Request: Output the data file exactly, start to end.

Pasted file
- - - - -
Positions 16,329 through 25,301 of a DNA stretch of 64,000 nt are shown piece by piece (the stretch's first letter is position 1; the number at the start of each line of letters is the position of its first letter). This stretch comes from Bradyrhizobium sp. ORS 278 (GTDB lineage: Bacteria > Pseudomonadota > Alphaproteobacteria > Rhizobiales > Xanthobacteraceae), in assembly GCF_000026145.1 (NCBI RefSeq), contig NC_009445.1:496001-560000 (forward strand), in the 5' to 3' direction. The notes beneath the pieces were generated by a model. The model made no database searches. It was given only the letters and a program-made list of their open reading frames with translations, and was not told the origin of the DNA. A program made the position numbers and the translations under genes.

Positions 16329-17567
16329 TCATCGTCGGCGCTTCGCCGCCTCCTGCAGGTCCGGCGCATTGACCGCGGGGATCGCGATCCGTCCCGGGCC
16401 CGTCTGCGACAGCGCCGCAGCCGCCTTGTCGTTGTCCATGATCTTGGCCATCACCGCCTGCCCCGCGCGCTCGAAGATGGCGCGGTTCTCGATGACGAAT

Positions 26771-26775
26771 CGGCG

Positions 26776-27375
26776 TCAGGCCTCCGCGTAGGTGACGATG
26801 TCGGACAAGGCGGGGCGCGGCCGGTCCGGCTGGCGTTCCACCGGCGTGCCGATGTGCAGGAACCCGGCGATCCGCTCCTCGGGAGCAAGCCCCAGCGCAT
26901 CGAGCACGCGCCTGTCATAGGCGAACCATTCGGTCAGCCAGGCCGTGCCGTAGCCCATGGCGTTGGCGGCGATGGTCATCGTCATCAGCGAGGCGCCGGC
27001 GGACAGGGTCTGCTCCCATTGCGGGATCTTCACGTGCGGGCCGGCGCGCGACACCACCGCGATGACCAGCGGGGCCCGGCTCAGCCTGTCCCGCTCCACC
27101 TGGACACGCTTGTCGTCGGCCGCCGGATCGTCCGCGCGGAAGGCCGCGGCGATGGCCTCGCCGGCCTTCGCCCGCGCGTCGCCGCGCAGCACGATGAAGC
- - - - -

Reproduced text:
Positions 16,329 through 25,301 of a DNA stretch of 64,000 nt are shown piece by piece (the stretch's first letter is position 1; the number at the start of each line of letters is the position of its first letter). This stretch comes from Bradyrhizobium sp. ORS 278 (GTDB lineage: Bacteria > Pseudomonadota > Alphaproteobacteria > Rhizobiales > Xanthobacteraceae), in assembly GCF_000026145.1 (NCBI RefSeq), contig NC_009445.1:496001-560000 (forward strand), in the 5' to 3' direction. The notes beneath the pieces were generated by a model. The model made no database searches. It was given only the letters and a program-made list of their open reading frames with translations, and was not told the origin of the DNA. A program made the position numbers and the translations under genes.

Positions 16329-17567
16329 TCATCGTCGGCGCTTCGCCGCCTCCTGCAGGTCCGGCGCATTGACCGCGGGGATCGCGATCCGTCCCGGGCC
16401 CGTCTGCGACAGCGCCGCAGCCGCCTTGTCGTTGTCCATGATCTTGGCCATCACCGCCTGCCCCGCGCGCTCGAAGATGGCGCGGTTCTCGATGACGAAT

Positions 26771-26775
26771 CGGCG

Positions 26776-27375
26776 TCAGGCCTCCGCGTAGGTGACGATG
26801 TCGGACAAGGCGGGGCGCGGCCGGTCCGGCTGGCGTTCCACCGGCGTGCCGATGTGCAGGAACCCGGCGATCCGCTCCTCGGGAGCAAGCCCCAGCGCAT
26901 CGAGCACGCGCCTGTCATAGGCGAACCATTCGGTCAGCCAGGCCGTGCCGTAGCCCATGGCGTTGGCGGCGATGGTCATCGTCATCAGCGAGGCGCCGGC
27001 GGACAGGGTCTGCTCCCATTGCGGGATCTTCACGTGCGGGCCGGCGCGCGACACCACCGCGATGACCAGCGGGGCCCGGCTCAGCCTGTCCCGCTCCACC
27101 TGGACACGCTTGTCGTCGGCCGCCGGATCGTCCGCGCGGAAGGCCGCGGCGATGGCCTCGCCGGCCTTCGCCCGCGCGTCGCCGCGCAGCACGATGAAGC